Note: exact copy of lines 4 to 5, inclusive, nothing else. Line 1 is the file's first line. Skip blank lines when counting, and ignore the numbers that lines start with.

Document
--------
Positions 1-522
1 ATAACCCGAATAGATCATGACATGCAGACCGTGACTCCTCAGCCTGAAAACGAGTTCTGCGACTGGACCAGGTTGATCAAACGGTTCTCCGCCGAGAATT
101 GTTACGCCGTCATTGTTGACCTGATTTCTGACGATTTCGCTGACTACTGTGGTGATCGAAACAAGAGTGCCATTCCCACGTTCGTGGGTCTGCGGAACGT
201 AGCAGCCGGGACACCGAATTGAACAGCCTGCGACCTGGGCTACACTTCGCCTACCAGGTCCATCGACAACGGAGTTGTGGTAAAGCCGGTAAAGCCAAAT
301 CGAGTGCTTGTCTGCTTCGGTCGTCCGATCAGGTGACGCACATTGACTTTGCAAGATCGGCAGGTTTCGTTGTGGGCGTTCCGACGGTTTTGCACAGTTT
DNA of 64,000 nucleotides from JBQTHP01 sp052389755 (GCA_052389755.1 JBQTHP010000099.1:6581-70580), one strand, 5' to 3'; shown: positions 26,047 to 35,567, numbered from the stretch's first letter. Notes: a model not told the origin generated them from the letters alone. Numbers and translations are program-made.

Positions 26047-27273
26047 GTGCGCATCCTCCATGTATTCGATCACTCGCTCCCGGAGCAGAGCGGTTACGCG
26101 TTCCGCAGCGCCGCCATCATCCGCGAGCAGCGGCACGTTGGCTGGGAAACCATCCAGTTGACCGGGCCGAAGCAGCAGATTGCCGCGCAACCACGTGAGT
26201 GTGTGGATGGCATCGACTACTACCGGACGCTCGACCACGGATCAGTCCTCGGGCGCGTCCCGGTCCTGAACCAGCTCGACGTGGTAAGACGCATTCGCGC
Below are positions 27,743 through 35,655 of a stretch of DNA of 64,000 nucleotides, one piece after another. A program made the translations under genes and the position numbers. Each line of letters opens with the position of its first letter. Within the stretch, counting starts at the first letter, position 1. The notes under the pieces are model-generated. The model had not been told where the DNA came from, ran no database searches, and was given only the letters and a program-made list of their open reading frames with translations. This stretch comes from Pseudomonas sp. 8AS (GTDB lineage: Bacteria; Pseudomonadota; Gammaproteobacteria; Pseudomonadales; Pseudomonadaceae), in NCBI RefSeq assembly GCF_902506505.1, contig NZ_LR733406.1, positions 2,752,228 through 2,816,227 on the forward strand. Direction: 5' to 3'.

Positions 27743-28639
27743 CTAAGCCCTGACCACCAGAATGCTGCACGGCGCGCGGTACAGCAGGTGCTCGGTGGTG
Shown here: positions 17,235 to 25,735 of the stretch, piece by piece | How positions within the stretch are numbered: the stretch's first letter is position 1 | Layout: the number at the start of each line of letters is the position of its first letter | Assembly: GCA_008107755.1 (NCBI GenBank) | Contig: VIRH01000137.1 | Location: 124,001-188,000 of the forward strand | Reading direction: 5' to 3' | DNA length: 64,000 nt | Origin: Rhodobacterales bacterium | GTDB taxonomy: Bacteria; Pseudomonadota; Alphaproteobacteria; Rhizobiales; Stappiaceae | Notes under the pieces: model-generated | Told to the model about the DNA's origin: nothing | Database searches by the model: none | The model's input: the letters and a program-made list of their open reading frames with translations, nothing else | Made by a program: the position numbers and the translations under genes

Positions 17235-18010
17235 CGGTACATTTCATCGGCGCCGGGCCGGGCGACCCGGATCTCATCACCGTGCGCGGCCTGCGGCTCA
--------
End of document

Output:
201 AGCAGCCGGGACACCGAATTGAACAGCCTGCGACCTGGGCTACACTTCGCCTACCAGGTCCATCGACAACGGAGTTGTGGTAAAGCCGGTAAAGCCAAAT
301 CGAGTGCTTGTCTGCTTCGGTCGTCCGATCAGGTGACGCACATTGACTTTGCAAGATCGGCAGGTTTCGTTGTGGGCGTTCCGACGGTTTTGCACAGTTT